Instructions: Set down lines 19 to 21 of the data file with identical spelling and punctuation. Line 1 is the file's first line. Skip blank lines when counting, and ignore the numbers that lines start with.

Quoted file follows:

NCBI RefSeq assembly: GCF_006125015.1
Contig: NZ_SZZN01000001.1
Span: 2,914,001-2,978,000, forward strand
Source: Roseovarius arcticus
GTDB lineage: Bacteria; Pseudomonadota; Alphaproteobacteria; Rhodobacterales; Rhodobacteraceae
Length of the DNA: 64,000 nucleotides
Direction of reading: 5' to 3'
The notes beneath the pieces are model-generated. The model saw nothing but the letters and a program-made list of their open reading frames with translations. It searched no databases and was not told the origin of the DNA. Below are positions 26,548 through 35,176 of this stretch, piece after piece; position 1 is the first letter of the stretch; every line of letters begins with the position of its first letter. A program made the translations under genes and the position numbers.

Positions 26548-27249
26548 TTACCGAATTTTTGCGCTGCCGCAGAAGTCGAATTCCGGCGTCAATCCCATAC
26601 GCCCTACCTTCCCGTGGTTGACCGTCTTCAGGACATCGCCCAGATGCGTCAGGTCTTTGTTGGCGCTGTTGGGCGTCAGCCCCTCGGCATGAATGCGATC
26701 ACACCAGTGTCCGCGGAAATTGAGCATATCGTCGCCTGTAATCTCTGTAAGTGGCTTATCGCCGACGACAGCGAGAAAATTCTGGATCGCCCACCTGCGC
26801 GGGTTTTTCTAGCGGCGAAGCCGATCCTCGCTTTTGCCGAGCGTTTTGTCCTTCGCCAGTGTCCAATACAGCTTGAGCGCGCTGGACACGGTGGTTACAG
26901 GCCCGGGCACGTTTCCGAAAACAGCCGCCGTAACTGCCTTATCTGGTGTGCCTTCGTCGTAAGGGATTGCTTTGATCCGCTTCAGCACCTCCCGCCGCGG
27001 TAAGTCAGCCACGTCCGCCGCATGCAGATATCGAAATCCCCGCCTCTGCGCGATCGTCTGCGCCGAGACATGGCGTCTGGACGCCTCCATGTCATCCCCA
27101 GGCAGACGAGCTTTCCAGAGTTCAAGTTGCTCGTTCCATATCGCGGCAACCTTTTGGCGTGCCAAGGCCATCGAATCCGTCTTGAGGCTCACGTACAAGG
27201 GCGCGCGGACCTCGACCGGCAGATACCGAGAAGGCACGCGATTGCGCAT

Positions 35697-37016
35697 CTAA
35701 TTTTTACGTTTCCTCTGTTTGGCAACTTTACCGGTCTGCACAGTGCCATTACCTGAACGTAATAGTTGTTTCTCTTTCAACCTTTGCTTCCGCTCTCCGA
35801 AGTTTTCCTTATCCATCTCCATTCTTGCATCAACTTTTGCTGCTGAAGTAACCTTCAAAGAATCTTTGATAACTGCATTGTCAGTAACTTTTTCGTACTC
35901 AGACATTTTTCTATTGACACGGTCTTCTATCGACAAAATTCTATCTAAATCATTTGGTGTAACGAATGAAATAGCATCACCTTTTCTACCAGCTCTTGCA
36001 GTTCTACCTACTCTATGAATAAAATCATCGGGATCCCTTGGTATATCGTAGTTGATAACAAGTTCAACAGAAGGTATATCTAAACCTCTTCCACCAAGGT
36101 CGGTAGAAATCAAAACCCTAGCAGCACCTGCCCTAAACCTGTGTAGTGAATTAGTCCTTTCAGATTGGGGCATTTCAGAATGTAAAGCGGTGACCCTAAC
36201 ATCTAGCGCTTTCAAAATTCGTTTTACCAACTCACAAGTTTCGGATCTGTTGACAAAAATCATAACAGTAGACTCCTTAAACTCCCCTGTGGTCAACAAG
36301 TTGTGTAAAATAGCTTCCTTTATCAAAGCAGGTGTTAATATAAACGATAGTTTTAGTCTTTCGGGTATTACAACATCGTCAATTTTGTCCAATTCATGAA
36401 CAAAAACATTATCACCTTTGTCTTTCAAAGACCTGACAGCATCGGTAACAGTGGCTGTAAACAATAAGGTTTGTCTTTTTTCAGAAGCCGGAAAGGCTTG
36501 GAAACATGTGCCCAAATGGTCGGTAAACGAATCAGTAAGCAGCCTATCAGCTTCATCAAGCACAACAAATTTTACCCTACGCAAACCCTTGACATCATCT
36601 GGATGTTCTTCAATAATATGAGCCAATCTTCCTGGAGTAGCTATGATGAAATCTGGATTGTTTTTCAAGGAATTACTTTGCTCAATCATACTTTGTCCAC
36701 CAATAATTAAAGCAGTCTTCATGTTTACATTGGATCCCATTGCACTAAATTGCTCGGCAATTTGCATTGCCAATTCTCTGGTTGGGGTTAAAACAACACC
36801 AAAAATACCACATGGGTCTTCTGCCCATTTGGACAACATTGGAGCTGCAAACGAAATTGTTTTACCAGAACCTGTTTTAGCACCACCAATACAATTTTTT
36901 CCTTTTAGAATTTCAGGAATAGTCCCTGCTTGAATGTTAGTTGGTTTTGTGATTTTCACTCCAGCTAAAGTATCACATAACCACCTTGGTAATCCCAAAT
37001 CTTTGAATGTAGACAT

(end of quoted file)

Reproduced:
35697 CTAA
35701 TTTTTACGTTTCCTCTGTTTGGCAACTTTACCGGTCTGCACAGTGCCATTACCTGAACGTAATAGTTGTTTCTCTTTCAACCTTTGCTTCCGCTCTCCGA
35801 AGTTTTCCTTATCCATCTCCATTCTTGCATCAACTTTTGCTGCTGAAGTAACCTTCAAAGAATCTTTGATAACTGCATTGTCAGTAACTTTTTCGTACTC